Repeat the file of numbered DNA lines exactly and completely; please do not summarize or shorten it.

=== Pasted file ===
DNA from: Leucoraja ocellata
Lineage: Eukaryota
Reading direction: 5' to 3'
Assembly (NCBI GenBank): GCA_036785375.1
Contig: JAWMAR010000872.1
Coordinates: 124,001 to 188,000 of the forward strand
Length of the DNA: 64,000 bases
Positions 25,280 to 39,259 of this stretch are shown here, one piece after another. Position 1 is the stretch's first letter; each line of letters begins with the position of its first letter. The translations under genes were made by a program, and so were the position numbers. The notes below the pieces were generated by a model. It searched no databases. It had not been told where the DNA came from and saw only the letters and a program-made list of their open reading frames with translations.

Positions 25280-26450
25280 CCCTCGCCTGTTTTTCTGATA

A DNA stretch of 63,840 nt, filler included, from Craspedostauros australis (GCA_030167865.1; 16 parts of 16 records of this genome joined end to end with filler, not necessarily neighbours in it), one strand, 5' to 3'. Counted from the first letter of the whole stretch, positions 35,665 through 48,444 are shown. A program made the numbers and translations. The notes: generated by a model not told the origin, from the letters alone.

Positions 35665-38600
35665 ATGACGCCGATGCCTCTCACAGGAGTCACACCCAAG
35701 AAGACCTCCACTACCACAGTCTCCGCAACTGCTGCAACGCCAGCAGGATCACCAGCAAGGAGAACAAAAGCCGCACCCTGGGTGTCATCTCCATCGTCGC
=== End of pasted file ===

DNA from: Leucoraja ocellata
Lineage: Eukaryota
Reading direction: 5' to 3'
Assembly (NCBI GenBank): GCA_036785375.1
Contig: JAWMAR010000872.1
Coordinates: 124,001 to 188,000 of the forward strand
Length of the DNA: 64,000 bases
Positions 25,280 to 39,259 of this stretch are shown here, one piece after another. Position 1 is the stretch's first letter; each line of letters begins with the position of its first letter. The translations under genes were made by a program, and so were the position numbers. The notes below the pieces were generated by a model. It searched no databases. It had not been told where the DNA came from and saw only the letters and a program-made list of their open reading frames with translations.

Positions 25280-26450
25280 CCCTCGCCTGTTTTTCTGATA

A DNA stretch of 63,840 nt, filler included, from Craspedostauros australis (GCA_030167865.1; 16 parts of 16 records of this genome joined end to end with filler, not necessarily neighbours in it), one strand, 5' to 3'. Counted from the first letter of the whole stretch, positions 35,665 through 48,444 are shown. A program made the numbers and translations. The notes: generated by a model not told the origin, from the letters alone.

Positions 35665-38600
35665 ATGACGCCGATGCCTCTCACAGGAGTCACACCCAAG
35701 AAGACCTCCACTACCACAGTCTCCGCAACTGCTGCAACGCCAGCAGGATCACCAGCAAGGAGAACAAAAGCCGCACCCTGGGTGTCATCTCCATCGTCGC